Sec. i] • HISTORICAL TOPOGRAPHY OF KARA-SHAHR 1183
the position of this must be looked for beyond the right bank' of the Kara-shahr River.20 Another passage of the Annals confirms this and clearly shows that the capital must have been situated close to the shores of the Baghrash Lake, which is said to have protected it, at least partially, from attack?'
It is true that this passage estimates the circumference of the locality where the capital stood (not of the walled town itself) at 3o li, a measure much in excess of the actual perimeter of Baghdad-shahri. But, on the other hand, we have a very close approach to the two miles or so of the latter in Hstiantsang's statement that the circuit of the capital he visited was 6 to 7 li. That the site of Baghdadshahri lies quite close to the marshy edge of Lake Baghrash is certain, though at the time of my visit it was'clifficult to determine the exact shore line on the shôr-covered flats extending to the south and east of the site, the lake being frozen at the time and shrunk to its winter limits.22 Chinese local opinion at Kara-shahr—whether based on tradition or on learned argument I could not find out—ascribes the ruined town to Tang times, and the two coins actually found by me at the site distinctly support this view. But what appears to me to carry most weight are the topographical indications of the Tang Annals and Hsiian-tsang, and the fact that no trace exists of any other ruined circumvallation by the western shores of the lake.
OBJECTS FOUND AT SITES OF CHONG-KU (USHAK-TAL) AND BAGHDAD-SHAHRI, KARA-SHAHR
Vicinity of lake.
Ushak-tal. oor. Fr. of pottery, hand-made from well-
levigated clay, grey burning to brick-red ; hearth-burned.
Apparently had ochreous wash on outer surface ; worn. - 22"x I$".
Ushak-tâl. 002. Fr. of pottery, wheel-made, kiln-fired, sulphur-yellow clay ; outside face washed reddish-brown ; orn. with appliqué leaf (?) pattern. 2-A" x
Ushak-tal. 003. Fr. of rim of stoneware bowl, grey body with-transparent celadon green glaze on either side ; incised orn. ; a combed-wave pattern inside, and a plain band outside. Chinese. I r x 18".
Ushak-tal. 004. Fr. of bluish-white translucent glass; all faces broken. Gr. M. xi".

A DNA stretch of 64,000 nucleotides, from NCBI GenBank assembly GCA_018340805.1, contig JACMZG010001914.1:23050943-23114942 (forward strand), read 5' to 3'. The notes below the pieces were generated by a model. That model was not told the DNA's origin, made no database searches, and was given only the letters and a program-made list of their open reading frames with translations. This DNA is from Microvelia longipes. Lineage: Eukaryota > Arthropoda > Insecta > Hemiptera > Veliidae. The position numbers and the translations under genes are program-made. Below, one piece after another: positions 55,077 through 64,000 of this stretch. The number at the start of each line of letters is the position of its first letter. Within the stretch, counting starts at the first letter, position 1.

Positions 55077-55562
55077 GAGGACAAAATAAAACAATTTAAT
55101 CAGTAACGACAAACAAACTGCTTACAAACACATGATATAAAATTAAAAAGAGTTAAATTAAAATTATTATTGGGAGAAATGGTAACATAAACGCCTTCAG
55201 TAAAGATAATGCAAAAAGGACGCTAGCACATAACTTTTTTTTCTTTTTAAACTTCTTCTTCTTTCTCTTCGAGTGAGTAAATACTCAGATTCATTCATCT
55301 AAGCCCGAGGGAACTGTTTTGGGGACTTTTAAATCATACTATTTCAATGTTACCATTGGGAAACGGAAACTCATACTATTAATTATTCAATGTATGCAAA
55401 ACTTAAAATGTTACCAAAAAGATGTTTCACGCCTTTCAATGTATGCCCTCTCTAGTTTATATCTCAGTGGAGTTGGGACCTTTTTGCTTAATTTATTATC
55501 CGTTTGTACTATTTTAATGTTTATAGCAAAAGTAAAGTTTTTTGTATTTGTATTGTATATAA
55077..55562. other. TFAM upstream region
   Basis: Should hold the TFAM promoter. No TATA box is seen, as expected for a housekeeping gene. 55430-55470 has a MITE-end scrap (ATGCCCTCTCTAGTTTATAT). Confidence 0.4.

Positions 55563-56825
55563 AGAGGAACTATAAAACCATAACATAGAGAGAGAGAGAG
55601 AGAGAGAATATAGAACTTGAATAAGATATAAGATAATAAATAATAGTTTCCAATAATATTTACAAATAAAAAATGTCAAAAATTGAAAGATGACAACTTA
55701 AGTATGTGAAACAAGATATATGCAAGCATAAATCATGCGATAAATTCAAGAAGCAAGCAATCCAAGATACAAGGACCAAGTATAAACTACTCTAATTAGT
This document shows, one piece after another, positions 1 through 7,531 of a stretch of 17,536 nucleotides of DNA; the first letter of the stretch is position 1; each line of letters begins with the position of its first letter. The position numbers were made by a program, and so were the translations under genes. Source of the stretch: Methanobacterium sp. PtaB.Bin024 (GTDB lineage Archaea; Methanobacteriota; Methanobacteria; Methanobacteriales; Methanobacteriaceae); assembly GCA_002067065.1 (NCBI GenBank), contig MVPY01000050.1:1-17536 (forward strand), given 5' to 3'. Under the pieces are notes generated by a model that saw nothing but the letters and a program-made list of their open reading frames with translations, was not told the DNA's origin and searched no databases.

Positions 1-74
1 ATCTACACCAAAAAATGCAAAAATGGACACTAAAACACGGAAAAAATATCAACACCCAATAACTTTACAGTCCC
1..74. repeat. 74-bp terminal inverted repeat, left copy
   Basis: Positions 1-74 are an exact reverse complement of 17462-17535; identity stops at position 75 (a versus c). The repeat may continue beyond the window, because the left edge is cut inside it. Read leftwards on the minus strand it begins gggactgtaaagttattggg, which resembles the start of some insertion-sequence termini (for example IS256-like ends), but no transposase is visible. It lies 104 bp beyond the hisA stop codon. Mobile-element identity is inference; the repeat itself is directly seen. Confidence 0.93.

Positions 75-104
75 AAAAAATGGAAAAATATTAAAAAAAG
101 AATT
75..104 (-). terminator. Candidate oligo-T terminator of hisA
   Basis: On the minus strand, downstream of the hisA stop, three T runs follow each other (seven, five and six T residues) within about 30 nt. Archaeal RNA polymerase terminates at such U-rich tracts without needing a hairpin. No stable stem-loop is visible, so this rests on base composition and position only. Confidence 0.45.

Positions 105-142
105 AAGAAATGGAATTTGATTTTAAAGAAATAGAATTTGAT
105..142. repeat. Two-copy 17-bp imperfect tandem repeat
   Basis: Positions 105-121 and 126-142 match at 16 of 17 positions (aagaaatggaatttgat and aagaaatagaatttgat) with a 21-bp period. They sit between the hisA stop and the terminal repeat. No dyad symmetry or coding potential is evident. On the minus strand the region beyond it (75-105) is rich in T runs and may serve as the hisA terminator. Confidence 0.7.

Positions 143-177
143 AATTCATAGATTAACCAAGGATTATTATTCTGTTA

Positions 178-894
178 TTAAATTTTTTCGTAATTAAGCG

Baghdad-shahri. ow. Fr. of pottery, hand-made, body of dull red-burning clay covered with a black-burning slip c. 26" thick; this prob. blackened by smothering which has not affected clay of body. Along top applied relief band (black) with V-shaped stamped orn. 1$" x I8". Pl. Iv.
Baghdad-shahri. 002. Fr. of pottery, hand-made, of fairly well-levigated clay burning a light brick red, kiln-fired. I 6" x I r.
SECTION II.—THE `MING-OI' SITE NORTH OF SHÔRCHUK
On December II I left Kara-shahr town and proceeded by the Korla high road to the little station of Shbrchuk, some 16 miles to the south-south-west.' From it I visited on the same day the extensive collection of Buddhist shrines situated close on four miles to the north and known to the Turki-speaking Muhammadans by the general designation of Mind oi, the ` Thousand Houses'. The site, which from the north-west is approached to within three miles or so by the scattered
Arrival at ruins. .
20 See above, p. I 176.
21 Cf. Chavannes, Turcs occid., p. I I2. The description of the position of the town corresponds closely to that given by the notice of the Later Han Annals ; see Chavannes, T'oung-pao, 1907, p. 208 : ' L'eau d'un lac entre en sinuosités h l'intérieur des quatre montagnes et environne cette ville sur une distance de plus de trente li.'
The passage of the Tang Annals above quoted describes the sudden attack by which the Chinese general Kuo Hsiaok`u, marching against l'en-chi from the side of Turfan by the main route, took the capital in A.D. 644. The description shows clearly, first that the river had to be crossed before arriving at the capital, and secondly that the town was open to assault on the land side. The whole suggests that the
town was built on a small peninsula projecting into the lake.
22 The careful survey which Roborovsky, as topographer of General Pievzoff's expedition (1889-90), made of Lake Baghrash shows Baghdüd-shahri as situated immediately to the north of a small bay of the lake. This indicates that when the level of the lake is high the site is protected on two sides at least by water.
' See Map No. 49. B. I. Sh5rchuk may be accepted with Professors Grünwedel and Pelliot as the correct form of the local name, derived as it obviously is from sitôr, the Turki term for the salt efflorescence which is plentiful on the steppe around. But the prevailing pronunciation I heard from the Korla Begs and labourers with me sounded Chôrchuk, the name shown in the map.